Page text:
So comparing races or ethnicities to “breeds” is just lazy, and poor science. Every racial and ethnic group out there is a result of “cross-breeding.” Our human gene pool is all mixed up – because we have been (mostly) avoiding the inbreeding and artificial selection that creates domestic animals. Our DNA is more varied within any particular “racial group” than it is between them. Which then suggests that – if any of this “science” can be applied to human beings – then, perhaps, so-called “mono-racial” offspring would be more likely to have the advantage of “hybrid vigor” than multi-racial offspring.
Of course, that would also be abusing the science, but I hope you can see my point – there is no such thing as “purity” in race. Every “race” is the result of hundreds of thousands of years of inter-breeding, cross-breeding. We’ve survived as long as we have because we are not “pure.”
Mixed kids? The result of exactly the same reproductive processes and selection pressures as the rest of humanity. Flat-out. (*4) Some of us are super-hot or wondrously intelligent (or both), for sure. But, sorry, some of us just have to pull on inner beauty or wouldn’t exactly astound others with our coherence of thought (or both), as well.
Untrue “positive” stereotypes like this are just as damaging as negative ones (on a large scale). Allowing ourselves to be reduced to the equivalence of domesticated animals? Hell no. Let somebody “other” you in a “positive” way, and you’re just setting yourself up for the negative stereotypes and prejudice to follow suit – and trust me, it’s going to happen.
And, finally, for those anecdotalists out there who want to say, “but, really, all the mixed people I know really are beautiful,” I’ve got some things for you to ask yourself:
First off – are they “beautiful” simply because they’re “different” and “exotic?” That would be my first guess if they literally all are so gorgeous, in your eyes. And I don’t need to go further into that one about why that’s not okay.
Second – honestly, how many normal, everyday mixed people do you make note of? What does it take for you to even get to the point where you know for sure that we are mixed? Chances are, for us to be noticed on that level, we either have to be in the media (which is going to obviously over-represent the “hot” mixed folks), or else we just have to stand out from the backdrop of everyday life. And if we’re good-looking, that’s one way to do so.
I mean, how often do you think about or even ask some “below-average” guy or gal, “wow – you have such an interesting look, what is your racial background?” Right. You don’t. So you likely aren’t even aware of the thousands of mixed people you walked right by on the street that were not “beautiful.”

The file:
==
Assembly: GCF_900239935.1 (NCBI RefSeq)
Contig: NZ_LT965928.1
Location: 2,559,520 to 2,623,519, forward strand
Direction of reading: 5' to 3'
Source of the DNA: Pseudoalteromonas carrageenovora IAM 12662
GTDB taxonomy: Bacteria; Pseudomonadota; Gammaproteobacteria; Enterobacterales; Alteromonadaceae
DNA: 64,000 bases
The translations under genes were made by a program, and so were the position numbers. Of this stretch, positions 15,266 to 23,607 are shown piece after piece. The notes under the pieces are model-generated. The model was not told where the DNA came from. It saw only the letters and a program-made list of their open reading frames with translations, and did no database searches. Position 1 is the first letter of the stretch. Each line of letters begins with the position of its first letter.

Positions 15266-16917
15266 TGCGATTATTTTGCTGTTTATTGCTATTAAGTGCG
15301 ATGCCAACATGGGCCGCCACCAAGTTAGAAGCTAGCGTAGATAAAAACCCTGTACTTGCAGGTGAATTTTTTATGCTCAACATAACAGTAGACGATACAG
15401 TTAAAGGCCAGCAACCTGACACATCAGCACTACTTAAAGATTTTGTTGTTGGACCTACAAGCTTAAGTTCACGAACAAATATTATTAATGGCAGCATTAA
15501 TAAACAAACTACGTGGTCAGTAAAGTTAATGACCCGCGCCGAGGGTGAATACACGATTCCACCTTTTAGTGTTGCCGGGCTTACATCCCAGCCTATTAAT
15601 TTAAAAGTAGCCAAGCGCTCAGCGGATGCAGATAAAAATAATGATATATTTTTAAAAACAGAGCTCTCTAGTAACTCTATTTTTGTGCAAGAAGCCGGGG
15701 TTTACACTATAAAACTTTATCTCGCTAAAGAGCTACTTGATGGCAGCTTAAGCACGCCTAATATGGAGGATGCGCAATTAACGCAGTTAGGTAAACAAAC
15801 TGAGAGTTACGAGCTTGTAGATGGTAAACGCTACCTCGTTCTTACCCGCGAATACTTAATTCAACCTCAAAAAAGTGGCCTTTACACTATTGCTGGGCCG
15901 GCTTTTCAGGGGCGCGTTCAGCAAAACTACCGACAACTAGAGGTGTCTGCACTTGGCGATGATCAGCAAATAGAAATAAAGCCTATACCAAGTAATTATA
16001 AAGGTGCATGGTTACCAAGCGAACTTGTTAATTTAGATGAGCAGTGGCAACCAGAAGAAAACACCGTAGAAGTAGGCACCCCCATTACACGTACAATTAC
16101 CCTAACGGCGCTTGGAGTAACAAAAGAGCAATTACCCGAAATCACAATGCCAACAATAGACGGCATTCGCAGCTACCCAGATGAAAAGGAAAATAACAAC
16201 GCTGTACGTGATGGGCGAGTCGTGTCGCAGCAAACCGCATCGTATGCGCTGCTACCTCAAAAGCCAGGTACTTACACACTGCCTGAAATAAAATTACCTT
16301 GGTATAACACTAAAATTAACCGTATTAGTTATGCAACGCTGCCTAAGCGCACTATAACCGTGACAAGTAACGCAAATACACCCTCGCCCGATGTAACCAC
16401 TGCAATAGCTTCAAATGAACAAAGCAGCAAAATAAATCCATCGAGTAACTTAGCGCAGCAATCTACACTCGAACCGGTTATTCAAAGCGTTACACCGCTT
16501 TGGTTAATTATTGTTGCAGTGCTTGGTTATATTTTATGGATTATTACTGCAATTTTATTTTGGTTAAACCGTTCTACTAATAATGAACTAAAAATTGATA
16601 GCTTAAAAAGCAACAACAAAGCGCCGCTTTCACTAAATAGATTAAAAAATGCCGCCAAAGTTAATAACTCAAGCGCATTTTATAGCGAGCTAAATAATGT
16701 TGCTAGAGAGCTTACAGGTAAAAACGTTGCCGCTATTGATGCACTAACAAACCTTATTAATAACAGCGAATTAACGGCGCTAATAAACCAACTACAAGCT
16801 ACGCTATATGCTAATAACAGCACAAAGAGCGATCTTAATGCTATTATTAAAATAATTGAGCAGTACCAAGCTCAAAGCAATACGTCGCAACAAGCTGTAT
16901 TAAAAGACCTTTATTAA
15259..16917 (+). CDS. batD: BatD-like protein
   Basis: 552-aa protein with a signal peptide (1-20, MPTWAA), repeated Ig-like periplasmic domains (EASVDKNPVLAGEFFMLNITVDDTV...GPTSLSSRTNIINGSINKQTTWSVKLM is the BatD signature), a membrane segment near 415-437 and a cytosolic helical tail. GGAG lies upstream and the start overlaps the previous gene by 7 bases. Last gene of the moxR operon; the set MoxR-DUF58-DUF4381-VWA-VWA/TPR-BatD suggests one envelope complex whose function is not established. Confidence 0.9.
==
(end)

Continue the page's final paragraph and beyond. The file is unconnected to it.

It’s Confirmation Bias, people (and if you don’t know what that is, it’s important – please look it up).
Mixed folks are great – GO US – but it’s simply not due to our genetic difference from the rest of humanity. We are not aliens; we are not dogs or other domesticated animals. We’re just another socially-defined group of people, and a force to be reckoned with – like the rest of our species.
And if you still don’t believe me . . ? Well, dang, please don’t make me be such a jerk that I have to send you photos . . .
(*1) In general, if I say “Chinese” without specifying another country of origin, then I mean born and raised in China and of Han (majority) ethnicity.
(*2) For perhaps the only time on this blog, I’m working off a general, super-shallow societal concept of physical “beauty” here, because that’s the level on which I mean to take this stereotype down. If people were talking about mixed-race folks being “beautiful” within a completely different framework for beauty, then we’d be living in a better world than we do.
(*3) Man, I thought of so many ways to disprove that last one after the fact, but – in the moment – I was too surprised to do much of anything.
(*4) This is just common-sense, and it bothers me how people who have no idea what they’re talking about mis-read scientific findings to “prove” damaging theories like this.
(*5) And yes, I am wholly conscious of the fact that this entire post so fully falls out the way I lament we teach our kids to “argue” in my “Broken System, Part III.” Sigh . . . see what prejudice can do to a guy?